Lullaby for the Struggling

It’s empty to wish you sweet dreams.
Your brain finds a playground crumbling,
the potholes enough to break your ankles.
It’s hard to watch your step
when you’re chased in your sleep.

But I can wish you a hot drink
before bed. Or better, I can
make you one. I don’t know how
you fuck up camomile tea, but
this one thing I can save you from.

I can cross my fingers in the morning
that I’ll find the kettle cold and empty.
That today I’ll wake you up. That last
night you shook off the first nightmare.
Then the second. And then the third.

That you did your progressive muscle
relaxation woo-woo shit and each time
went back to snatch some rest. That you
are not too surprised to wake up and find
your ankles still in full working order.

I Can’t Take my Possessed Fox Tattoo Anywhere

For the purposes of this poem please assume my tattoos have been possessed by a trickster god.

The woman in front of me gestures
at her pram – do you mind if I? I wave
her off and she hurries out of the queue.
I assume the pram is for the toddler
holding hands with the man in front of her.
(Little stab of anger that he can’t keep an eye

on his own kid’s pram.) Three things happen:
1) the woman in front of the man
deposits a much smaller child
on his shoulder 2) the pram squawks
3) I realise I have parsed this queue
entirely incorrectly and as a result

I have been left in charge of a baby
of indeterminate age. I contemplate swearing
but it might hear me. The man moves
his family forwards, chattering to the toddler
now in his partner’s arms. The gap
between them and the pram is awkward.

I nudge the pram. It squawks again.
It sounds angrier. I try to work out an appropriate
reaction to this situation. Tattoo flashes
under the seat. I say, the fuck? He says, shh,
my darling, Mama’s coming, she’s had
to go the long way round because some klutz

knocked over a roller but she’s coming, shh now.
I say, what if someone sees you?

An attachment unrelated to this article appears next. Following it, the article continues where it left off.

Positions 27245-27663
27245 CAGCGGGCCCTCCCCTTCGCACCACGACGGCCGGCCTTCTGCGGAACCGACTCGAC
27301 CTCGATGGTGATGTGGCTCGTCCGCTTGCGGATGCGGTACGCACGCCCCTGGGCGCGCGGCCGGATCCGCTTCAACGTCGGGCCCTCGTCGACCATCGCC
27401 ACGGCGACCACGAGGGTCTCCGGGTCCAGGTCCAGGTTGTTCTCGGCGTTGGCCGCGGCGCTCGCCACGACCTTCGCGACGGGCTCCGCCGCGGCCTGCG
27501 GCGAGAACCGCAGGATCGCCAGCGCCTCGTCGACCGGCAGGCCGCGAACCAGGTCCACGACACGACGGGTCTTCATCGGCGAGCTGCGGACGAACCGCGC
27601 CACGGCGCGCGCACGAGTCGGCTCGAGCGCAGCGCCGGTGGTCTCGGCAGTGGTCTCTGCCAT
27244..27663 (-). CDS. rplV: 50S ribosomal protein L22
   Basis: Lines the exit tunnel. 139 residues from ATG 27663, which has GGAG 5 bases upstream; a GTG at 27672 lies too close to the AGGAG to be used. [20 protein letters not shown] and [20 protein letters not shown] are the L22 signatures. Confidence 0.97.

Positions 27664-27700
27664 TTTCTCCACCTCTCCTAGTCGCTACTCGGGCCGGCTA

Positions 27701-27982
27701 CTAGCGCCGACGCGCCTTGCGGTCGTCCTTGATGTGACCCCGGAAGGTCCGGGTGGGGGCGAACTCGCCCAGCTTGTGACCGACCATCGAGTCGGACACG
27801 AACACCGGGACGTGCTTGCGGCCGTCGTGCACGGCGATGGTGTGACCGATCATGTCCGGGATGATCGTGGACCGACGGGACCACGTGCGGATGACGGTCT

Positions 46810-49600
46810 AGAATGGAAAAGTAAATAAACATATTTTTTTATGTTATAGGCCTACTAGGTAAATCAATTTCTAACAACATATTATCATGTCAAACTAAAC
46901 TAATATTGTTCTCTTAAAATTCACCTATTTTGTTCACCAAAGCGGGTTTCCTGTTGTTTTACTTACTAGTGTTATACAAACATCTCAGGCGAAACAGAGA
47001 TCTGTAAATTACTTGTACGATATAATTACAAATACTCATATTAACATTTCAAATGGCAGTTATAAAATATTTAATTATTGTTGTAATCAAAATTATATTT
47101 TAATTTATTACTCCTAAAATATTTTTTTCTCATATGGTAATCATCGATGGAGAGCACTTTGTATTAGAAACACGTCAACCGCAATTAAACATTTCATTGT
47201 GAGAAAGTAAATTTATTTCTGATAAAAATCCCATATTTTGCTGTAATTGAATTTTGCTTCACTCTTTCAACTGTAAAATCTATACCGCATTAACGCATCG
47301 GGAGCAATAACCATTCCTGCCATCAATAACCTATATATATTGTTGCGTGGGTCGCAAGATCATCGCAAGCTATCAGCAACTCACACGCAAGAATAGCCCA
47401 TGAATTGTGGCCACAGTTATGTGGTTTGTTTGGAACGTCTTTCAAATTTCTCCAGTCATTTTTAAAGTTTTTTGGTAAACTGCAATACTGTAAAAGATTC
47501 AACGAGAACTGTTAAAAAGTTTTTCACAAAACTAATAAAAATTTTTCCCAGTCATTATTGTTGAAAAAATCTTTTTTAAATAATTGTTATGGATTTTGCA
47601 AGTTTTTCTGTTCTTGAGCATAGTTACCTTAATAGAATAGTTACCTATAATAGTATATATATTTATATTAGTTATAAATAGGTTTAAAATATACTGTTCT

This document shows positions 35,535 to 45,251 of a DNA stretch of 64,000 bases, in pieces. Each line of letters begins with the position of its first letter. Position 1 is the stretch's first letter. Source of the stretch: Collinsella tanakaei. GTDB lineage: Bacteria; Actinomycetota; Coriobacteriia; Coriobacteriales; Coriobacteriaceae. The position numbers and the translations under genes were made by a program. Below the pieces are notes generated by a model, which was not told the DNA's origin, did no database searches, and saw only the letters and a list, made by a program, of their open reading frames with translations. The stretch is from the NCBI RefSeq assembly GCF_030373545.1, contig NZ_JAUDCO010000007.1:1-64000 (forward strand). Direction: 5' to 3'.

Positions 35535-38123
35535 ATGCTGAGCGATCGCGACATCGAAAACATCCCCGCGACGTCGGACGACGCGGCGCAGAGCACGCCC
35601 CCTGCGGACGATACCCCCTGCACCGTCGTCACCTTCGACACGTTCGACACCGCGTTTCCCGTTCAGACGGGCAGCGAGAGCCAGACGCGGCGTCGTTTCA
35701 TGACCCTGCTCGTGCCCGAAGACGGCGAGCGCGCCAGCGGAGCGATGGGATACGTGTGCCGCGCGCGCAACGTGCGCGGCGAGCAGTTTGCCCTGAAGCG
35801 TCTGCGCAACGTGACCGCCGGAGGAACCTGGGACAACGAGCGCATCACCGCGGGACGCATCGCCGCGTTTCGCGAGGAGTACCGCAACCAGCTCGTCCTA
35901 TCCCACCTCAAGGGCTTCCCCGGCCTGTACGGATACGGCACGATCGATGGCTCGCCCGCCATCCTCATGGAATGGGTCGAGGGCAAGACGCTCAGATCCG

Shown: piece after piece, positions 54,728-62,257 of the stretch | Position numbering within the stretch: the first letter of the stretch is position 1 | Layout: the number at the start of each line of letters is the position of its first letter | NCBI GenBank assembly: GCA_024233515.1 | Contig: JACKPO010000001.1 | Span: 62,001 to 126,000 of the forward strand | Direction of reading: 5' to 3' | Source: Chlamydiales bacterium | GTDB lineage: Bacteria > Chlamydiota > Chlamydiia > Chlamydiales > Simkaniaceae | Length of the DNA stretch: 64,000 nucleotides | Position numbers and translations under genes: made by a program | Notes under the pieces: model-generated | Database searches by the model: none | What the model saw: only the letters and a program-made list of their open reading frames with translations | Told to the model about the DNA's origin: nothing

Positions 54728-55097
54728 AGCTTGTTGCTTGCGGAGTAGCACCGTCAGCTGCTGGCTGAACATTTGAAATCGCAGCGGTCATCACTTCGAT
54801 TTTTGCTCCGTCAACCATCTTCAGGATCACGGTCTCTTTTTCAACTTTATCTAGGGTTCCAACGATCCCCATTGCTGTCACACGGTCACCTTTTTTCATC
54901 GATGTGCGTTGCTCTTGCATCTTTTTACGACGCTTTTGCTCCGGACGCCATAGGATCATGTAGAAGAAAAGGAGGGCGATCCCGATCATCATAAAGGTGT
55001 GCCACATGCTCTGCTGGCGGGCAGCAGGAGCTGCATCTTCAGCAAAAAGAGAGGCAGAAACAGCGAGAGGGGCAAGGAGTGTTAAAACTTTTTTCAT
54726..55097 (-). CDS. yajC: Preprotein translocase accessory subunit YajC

He says, nobody sees me if I don’t want.
I can hear two crybabies but one of them
is old enough to drink, shh now my sweet,
enough crying, how about – his tail flicks up

in front of the pram. A pair of fat mini-hands
grab at it. The pram giggles. There we go.
And here’s Mama. The woman arrives
holding three boxes of tampons
and a pineapple. She thanks me, doesn’t notice
Tattoo running through her legs back onto my skin.

That night I say, that kid – if we live here
long enough, do you think one day I’ll walk past
this big strapping teenager and, like,
they won’t know and I won’t know, right,
but I’ll have been responsible for five minutes
of their safety in a Lidl once?

Tattoo says, I’d know.
Well, would you tell me?
No.
Well then.

It’s Hardly Polite Company If We’re In It

I see your careful not-laugh. Dirty joke.
Go on, gorgeous. 
                Show some tooth.
                I love the animal of your smile
little bit of lip-corner could-be-blood
little bit of how mild our friends think you are.
I know better, I know/you better
                 give a little/bit of mild up
or I’ll push for a belly/laugh/snarl
                                  lip-blood-animal
how mild would our friends think you?
                Give a little. Show me
                gorgeous/go on.

Sertraline

He’s trusting in a paper twist of hope: